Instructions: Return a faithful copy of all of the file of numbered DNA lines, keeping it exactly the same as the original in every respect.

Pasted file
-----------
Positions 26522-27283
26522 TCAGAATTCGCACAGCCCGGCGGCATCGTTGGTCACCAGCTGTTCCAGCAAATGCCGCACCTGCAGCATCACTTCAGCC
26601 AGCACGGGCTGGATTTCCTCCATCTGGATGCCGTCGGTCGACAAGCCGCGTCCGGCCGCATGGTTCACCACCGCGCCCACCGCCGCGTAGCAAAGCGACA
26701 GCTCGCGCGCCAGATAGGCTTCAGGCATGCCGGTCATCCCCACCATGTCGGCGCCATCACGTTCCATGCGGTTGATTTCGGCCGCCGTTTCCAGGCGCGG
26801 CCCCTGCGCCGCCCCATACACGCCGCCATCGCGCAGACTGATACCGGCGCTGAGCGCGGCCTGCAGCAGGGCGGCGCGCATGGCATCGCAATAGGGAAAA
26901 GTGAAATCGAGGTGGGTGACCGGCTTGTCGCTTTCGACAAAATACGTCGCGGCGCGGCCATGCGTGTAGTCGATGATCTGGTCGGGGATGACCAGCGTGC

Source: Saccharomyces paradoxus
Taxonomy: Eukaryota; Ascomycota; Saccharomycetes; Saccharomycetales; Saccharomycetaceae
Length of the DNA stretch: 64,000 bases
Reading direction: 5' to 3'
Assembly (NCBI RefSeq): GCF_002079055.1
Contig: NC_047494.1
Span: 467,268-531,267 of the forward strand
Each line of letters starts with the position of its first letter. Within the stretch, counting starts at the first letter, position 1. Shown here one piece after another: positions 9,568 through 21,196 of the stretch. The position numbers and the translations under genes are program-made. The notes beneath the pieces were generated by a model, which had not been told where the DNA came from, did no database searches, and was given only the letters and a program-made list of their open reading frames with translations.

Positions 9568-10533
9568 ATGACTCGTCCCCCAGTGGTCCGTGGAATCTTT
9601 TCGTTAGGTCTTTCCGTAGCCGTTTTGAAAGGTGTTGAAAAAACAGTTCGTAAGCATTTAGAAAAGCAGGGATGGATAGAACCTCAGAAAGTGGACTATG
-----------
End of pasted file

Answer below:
Positions 26522-27283
26522 TCAGAATTCGCACAGCCCGGCGGCATCGTTGGTCACCAGCTGTTCCAGCAAATGCCGCACCTGCAGCATCACTTCAGCC
26601 AGCACGGGCTGGATTTCCTCCATCTGGATGCCGTCGGTCGACAAGCCGCGTCCGGCCGCATGGTTCACCACCGCGCCCACCGCCGCGTAGCAAAGCGACA
26701 GCTCGCGCGCCAGATAGGCTTCAGGCATGCCGGTCATCCCCACCATGTCGGCGCCATCACGTTCCATGCGGTTGATTTCGGCCGCCGTTTCCAGGCGCGG
26801 CCCCTGCGCCGCCCCATACACGCCGCCATCGCGCAGACTGATACCGGCGCTGAGCGCGGCCTGCAGCAGGGCGGCGCGCATGGCATCGCAATAGGGAAAA
26901 GTGAAATCGAGGTGGGTGACCGGCTTGTCGCTTTCGACAAAATACGTCGCGGCGCGGCCATGCGTGTAGTCGATGATCTGGTCGGGGATGACCAGCGTGC

Source: Saccharomyces paradoxus
Taxonomy: Eukaryota; Ascomycota; Saccharomycetes; Saccharomycetales; Saccharomycetaceae
Length of the DNA stretch: 64,000 bases
Reading direction: 5' to 3'
Assembly (NCBI RefSeq): GCF_002079055.1
Contig: NC_047494.1
Span: 467,268-531,267 of the forward strand
Each line of letters starts with the position of its first letter. Within the stretch, counting starts at the first letter, position 1. Shown here one piece after another: positions 9,568 through 21,196 of the stretch. The position numbers and the translations under genes are program-made. The notes beneath the pieces were generated by a model, which had not been told where the DNA came from, did no database searches, and was given only the letters and a program-made list of their open reading frames with translations.

Positions 9568-10533
9568 ATGACTCGTCCCCCAGTGGTCCGTGGAATCTTT
9601 TCGTTAGGTCTTTCCGTAGCCGTTTTGAAAGGTGTTGAAAAAACAGTTCGTAAGCATTTAGAAAAGCAGGGATGGATAGAACCTCAGAAAGTGGACTATG